Targeting Enceladus' Geyser vents using penetrators employing biomimetic plume sniffing
The icy moons of the solar system represent the most promising targets for astrobiological exploration. Direct access to the geyser vents of Enceladus would be highly desirable to acquire pristine biological samples but considered very challenging. The location of the landing target, one of the plume sources, is unknown a priori that must be inferred by the landing vehicle itself during the descent. We present an approach that offers the prospect of targeting the source of the Enceladian icy plumes using one or more penetrators. Penetrators are small missile-type entry descent and landing vehicles that can carry modest scientific instruments capable of withstanding impact into the subsurface. By continuously measuring the concentration of the icy plume, the penetrator can locate the plume source and target it for impact. The penetrators' trajectory and plume source localization are addressed. Calculations of the sphere of influence, the free fall time and the penetrator impact velocity are input parameters from which we design three types of descent profiles. The descent profile involves vectoring-in-forward-flight (viffing) - it may be ballistic (with minimal ?V cost), planar viffing (with modest ?V costs), a hybrid approach of nested boxes (with intermediate ?V cost) or quasi-spiral (with highest ?V cost) for which we present trajectory maneuver simulations. The simulations illustrate that the quasi-spiral profile is favored and is tolerable with modest ?V costs traded with targeting accuracy. We determine that the proposed vectoring-in-forward flight (viffing) maneuvers is feasible and permits accurate targeting of Enceladus' subsurface vents.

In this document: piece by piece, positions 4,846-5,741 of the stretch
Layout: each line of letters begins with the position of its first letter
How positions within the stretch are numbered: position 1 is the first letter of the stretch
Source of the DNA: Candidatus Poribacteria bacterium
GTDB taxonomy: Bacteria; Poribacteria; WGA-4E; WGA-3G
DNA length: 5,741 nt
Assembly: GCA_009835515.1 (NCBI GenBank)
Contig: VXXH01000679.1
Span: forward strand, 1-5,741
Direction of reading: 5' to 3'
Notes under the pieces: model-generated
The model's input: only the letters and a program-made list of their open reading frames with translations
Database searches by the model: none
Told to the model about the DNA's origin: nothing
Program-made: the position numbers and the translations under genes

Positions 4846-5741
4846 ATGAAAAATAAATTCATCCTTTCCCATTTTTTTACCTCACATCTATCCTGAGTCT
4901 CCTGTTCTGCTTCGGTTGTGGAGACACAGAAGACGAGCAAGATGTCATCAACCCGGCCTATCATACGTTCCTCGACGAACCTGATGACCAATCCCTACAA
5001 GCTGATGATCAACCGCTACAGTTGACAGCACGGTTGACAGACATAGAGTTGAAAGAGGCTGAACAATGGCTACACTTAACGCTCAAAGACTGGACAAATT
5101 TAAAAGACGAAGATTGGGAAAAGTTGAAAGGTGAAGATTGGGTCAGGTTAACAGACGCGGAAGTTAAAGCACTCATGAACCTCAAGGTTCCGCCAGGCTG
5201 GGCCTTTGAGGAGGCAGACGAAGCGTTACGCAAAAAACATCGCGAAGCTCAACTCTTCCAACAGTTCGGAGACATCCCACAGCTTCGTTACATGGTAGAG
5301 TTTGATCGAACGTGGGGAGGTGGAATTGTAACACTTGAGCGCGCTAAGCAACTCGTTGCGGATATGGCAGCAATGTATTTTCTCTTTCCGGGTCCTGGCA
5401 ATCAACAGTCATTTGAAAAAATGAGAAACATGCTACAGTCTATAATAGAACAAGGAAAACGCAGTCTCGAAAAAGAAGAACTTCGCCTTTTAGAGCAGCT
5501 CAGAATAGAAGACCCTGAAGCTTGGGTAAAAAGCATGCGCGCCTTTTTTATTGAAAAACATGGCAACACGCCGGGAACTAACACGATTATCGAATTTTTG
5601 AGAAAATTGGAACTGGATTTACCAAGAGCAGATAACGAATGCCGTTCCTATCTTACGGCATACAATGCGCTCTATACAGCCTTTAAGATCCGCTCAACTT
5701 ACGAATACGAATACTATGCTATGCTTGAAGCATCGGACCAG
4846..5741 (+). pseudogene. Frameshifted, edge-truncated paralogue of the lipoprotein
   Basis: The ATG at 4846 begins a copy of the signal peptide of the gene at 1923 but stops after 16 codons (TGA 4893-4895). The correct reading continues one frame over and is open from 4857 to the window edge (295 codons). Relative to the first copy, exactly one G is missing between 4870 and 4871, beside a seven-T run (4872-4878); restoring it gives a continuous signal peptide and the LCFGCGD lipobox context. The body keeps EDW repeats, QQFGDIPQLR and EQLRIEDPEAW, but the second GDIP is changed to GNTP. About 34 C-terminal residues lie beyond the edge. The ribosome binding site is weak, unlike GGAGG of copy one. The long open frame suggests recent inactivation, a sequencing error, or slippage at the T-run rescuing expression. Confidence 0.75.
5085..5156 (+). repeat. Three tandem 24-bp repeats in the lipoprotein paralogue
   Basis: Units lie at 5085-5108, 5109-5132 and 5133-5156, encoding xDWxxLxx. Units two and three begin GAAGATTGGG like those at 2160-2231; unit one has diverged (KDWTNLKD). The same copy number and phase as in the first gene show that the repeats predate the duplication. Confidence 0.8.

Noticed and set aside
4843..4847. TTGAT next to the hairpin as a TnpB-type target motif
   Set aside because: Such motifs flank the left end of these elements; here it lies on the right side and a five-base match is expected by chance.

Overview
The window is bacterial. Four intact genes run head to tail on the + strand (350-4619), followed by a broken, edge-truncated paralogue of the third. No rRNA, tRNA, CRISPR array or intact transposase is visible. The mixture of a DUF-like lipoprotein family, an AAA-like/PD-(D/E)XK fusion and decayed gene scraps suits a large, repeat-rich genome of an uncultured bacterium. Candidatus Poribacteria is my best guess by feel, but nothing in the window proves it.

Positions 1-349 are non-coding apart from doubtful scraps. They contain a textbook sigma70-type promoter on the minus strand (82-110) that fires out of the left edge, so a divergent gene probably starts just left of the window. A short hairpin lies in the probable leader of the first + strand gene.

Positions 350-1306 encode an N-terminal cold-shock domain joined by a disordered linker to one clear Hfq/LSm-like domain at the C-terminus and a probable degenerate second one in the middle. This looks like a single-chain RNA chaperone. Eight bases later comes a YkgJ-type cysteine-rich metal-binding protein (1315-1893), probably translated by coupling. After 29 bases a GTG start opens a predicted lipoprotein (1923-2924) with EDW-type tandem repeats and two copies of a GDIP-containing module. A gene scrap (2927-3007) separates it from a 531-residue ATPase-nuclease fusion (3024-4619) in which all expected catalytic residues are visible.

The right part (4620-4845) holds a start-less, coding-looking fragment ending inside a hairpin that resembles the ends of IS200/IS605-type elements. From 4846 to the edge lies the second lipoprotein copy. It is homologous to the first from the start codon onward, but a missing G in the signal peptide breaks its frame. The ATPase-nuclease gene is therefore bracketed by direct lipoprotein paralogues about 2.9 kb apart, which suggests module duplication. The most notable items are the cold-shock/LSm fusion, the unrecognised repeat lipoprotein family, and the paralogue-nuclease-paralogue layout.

|Enceladian plume, Planetary penetrator, Spiral descent, Vector-in-forward-flight|
|70th International Astronautical Congress, IAC 2019|
|Organisation||Department of Mechanical and Aerospace Engineering|
Sun, Y. (Yue), Ellery, A, & Huang, X. (Xianlin). (2019). Targeting Enceladus' Geyser vents using penetrators employing biomimetic plume sniffing. In Proceedings of the International Astronautical Congress, IAC.